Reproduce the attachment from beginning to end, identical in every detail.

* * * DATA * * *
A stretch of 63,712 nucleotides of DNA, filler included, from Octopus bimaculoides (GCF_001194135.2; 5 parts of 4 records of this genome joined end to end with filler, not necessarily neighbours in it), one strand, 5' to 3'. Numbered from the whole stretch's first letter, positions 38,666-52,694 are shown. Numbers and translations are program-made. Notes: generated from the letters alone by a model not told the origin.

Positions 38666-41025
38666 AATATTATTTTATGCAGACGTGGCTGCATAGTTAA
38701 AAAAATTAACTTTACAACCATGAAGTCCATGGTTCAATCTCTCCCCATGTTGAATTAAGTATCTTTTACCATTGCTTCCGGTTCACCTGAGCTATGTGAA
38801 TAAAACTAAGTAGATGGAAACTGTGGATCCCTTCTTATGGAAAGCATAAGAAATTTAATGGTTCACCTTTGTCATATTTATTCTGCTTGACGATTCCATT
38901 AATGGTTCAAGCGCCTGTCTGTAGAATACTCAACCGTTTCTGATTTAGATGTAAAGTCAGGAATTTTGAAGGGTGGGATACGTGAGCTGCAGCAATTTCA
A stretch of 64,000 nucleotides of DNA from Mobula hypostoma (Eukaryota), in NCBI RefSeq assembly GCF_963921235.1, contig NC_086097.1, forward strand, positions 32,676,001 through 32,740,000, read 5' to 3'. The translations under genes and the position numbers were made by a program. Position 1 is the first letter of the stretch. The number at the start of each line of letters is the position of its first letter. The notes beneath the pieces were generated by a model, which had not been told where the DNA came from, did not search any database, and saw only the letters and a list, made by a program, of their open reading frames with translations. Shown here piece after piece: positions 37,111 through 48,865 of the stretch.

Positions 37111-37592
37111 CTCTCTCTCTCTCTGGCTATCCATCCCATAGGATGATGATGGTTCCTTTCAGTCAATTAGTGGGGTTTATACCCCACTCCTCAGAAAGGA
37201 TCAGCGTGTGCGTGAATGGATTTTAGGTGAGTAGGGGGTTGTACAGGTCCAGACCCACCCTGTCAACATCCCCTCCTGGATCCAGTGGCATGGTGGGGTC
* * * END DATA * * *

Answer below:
A stretch of 63,712 nucleotides of DNA, filler included, from Octopus bimaculoides (GCF_001194135.2; 5 parts of 4 records of this genome joined end to end with filler, not necessarily neighbours in it), one strand, 5' to 3'. Numbered from the whole stretch's first letter, positions 38,666-52,694 are shown. Numbers and translations are program-made. Notes: generated from the letters alone by a model not told the origin.

Positions 38666-41025
38666 AATATTATTTTATGCAGACGTGGCTGCATAGTTAA
38701 AAAAATTAACTTTACAACCATGAAGTCCATGGTTCAATCTCTCCCCATGTTGAATTAAGTATCTTTTACCATTGCTTCCGGTTCACCTGAGCTATGTGAA
38801 TAAAACTAAGTAGATGGAAACTGTGGATCCCTTCTTATGGAAAGCATAAGAAATTTAATGGTTCACCTTTGTCATATTTATTCTGCTTGACGATTCCATT
38901 AATGGTTCAAGCGCCTGTCTGTAGAATACTCAACCGTTTCTGATTTAGATGTAAAGTCAGGAATTTTGAAGGGTGGGATACGTGAGCTGCAGCAATTTCA
A stretch of 64,000 nucleotides of DNA from Mobula hypostoma (Eukaryota), in NCBI RefSeq assembly GCF_963921235.1, contig NC_086097.1, forward strand, positions 32,676,001 through 32,740,000, read 5' to 3'. The translations under genes and the position numbers were made by a program. Position 1 is the first letter of the stretch. The number at the start of each line of letters is the position of its first letter. The notes beneath the pieces were generated by a model, which had not been told where the DNA came from, did not search any database, and saw only the letters and a list, made by a program, of their open reading frames with translations. Shown here piece after piece: positions 37,111 through 48,865 of the stretch.

Positions 37111-37592
37111 CTCTCTCTCTCTCTGGCTATCCATCCCATAGGATGATGATGGTTCCTTTCAGTCAATTAGTGGGGTTTATACCCCACTCCTCAGAAAGGA
37201 TCAGCGTGTGCGTGAATGGATTTTAGGTGAGTAGGGGGTTGTACAGGTCCAGACCCACCCTGTCAACATCCCCTCCTGGATCCAGTGGCATGGTGGGGTC